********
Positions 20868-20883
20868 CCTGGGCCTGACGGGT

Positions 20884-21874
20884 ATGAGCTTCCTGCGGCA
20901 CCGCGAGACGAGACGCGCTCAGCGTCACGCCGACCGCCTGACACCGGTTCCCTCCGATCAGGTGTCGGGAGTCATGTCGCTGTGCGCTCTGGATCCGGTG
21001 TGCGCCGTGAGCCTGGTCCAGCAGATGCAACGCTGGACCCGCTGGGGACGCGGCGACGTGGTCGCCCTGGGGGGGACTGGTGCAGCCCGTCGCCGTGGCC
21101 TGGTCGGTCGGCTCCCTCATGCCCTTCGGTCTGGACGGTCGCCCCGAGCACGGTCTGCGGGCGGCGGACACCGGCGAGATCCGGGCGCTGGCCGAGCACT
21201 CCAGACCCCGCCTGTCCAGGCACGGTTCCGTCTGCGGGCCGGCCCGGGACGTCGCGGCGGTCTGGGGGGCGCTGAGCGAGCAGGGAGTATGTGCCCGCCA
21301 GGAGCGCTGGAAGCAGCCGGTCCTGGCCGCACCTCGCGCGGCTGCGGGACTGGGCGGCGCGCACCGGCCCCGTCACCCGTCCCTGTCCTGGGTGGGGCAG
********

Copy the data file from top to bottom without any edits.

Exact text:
Positions 20868-20883
20868 CCTGGGCCTGACGGGT

Positions 20884-21874
20884 ATGAGCTTCCTGCGGCA
20901 CCGCGAGACGAGACGCGCTCAGCGTCACGCCGACCGCCTGACACCGGTTCCCTCCGATCAGGTGTCGGGAGTCATGTCGCTGTGCGCTCTGGATCCGGTG
21001 TGCGCCGTGAGCCTGGTCCAGCAGATGCAACGCTGGACCCGCTGGGGACGCGGCGACGTGGTCGCCCTGGGGGGGACTGGTGCAGCCCGTCGCCGTGGCC
21101 TGGTCGGTCGGCTCCCTCATGCCCTTCGGTCTGGACGGTCGCCCCGAGCACGGTCTGCGGGCGGCGGACACCGGCGAGATCCGGGCGCTGGCCGAGCACT
21201 CCAGACCCCGCCTGTCCAGGCACGGTTCCGTCTGCGGGCCGGCCCGGGACGTCGCGGCGGTCTGGGGGGCGCTGAGCGAGCAGGGAGTATGTGCCCGCCA
21301 GGAGCGCTGGAAGCAGCCGGTCCTGGCCGCACCTCGCGCGGCTGCGGGACTGGGCGGCGCGCACCGGCCCCGTCACCCGTCCCTGTCCTGGGTGGGGCAG